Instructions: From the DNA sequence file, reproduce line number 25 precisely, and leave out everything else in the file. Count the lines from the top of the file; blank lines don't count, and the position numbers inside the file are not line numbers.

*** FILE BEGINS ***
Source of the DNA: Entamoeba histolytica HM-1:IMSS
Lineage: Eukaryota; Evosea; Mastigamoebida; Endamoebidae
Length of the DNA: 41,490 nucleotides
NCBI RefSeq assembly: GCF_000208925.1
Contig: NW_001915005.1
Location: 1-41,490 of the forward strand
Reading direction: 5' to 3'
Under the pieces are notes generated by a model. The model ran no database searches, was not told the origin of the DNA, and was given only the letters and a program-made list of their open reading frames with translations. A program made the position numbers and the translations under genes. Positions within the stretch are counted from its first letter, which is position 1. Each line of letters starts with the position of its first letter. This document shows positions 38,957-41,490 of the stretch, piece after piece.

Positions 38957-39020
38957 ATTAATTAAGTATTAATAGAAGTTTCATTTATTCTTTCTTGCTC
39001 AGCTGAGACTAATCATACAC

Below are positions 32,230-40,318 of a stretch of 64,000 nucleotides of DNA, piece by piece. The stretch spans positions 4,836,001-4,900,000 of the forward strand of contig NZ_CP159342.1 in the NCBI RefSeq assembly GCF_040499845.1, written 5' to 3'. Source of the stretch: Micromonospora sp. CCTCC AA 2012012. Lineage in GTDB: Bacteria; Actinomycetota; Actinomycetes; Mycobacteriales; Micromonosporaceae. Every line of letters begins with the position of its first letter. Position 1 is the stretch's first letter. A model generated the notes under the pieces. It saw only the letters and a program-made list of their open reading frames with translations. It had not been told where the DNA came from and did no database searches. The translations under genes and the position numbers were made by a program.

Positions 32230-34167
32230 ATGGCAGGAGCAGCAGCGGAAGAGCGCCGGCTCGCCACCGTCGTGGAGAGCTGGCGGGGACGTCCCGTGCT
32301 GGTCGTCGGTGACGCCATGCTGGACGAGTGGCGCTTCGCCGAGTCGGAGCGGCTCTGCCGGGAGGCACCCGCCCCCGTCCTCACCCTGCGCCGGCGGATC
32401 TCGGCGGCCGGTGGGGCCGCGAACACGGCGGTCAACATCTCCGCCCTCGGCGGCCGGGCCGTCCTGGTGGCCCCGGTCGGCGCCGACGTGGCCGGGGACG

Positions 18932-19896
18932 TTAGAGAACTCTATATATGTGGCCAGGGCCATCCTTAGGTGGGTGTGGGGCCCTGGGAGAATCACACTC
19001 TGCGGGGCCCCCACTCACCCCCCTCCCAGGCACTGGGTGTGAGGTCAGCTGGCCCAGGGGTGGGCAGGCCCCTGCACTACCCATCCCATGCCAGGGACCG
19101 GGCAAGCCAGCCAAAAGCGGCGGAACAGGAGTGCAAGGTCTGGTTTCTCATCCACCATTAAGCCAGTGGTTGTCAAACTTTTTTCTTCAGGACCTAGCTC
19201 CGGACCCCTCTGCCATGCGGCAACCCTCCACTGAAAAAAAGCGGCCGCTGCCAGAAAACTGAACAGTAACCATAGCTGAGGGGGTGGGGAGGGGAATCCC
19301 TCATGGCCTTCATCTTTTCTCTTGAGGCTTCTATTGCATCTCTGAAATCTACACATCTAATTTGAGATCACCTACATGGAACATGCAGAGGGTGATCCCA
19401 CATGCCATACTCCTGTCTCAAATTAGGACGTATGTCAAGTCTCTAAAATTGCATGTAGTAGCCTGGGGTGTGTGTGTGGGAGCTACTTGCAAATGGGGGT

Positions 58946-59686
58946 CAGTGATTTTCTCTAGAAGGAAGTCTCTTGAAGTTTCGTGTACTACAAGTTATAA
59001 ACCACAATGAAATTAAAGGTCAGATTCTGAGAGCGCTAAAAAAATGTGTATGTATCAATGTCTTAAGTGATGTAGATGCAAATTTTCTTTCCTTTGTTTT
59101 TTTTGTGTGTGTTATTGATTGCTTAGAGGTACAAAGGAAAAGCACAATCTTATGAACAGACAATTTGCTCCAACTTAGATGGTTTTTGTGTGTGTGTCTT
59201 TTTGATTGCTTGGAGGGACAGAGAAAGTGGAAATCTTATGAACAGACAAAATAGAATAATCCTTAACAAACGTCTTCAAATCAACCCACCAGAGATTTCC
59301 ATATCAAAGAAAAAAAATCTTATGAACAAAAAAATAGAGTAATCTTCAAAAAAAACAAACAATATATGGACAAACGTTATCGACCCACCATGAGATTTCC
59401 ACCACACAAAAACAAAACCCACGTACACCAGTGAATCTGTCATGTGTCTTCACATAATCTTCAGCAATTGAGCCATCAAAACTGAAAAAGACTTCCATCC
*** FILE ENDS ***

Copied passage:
58946 CAGTGATTTTCTCTAGAAGGAAGTCTCTTGAAGTTTCGTGTACTACAAGTTATAA